Posted by mstansberry | Posted in Uncategorized | Posted on 30-06-2011
Computerworld reports that the Los Alamos National Lab has shut down two of its largest supercomputers, as wildfires continue to burn near this sprawling New Mexico facility. According to the National Climate Data Center, there were 6,625 fires which burned approximately 1.1 million acres in May — the most acres burned during the month of May on record.
Terry Altom, Uptime Institute Professional Services consultant said smoke from wildfires could impact a data center. The filtration system may not remove all of the particulates. Therefore, smoke will reach the interior of the data center. Data center cooling units typically have smoke detectors within them to shut them down. If smoke has infiltrated the building, the smoke detectors will shut the units down.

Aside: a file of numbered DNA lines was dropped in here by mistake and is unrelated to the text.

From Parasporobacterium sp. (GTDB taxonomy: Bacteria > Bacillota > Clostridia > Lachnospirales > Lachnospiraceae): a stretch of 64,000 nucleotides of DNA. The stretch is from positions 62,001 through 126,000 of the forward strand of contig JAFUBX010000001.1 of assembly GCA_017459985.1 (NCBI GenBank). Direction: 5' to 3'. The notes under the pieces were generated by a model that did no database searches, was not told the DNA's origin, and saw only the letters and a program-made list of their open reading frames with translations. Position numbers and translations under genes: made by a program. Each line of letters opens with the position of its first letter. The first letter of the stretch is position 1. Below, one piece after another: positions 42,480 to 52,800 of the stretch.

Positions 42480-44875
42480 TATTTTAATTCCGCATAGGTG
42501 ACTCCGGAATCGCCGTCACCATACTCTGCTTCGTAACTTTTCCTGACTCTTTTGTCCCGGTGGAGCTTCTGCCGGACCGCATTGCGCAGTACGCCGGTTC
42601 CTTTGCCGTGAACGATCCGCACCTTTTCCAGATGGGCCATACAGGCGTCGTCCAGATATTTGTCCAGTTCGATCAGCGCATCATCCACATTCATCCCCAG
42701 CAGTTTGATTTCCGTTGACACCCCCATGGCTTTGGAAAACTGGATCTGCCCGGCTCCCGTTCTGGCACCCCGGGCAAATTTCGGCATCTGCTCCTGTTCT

Computerworld quoted Uptime Institute’s Vince Renaud, “Once the cooling systems are shut down you are kind of done.” Meaning that once cooling systems turn off, the IT equipment will hit their temperature thresholds rather quickly. At that point, systems have to be shut down, he said.
For buildings with VESDA systems, the problem could be worse because VESDA systems are more sensitive.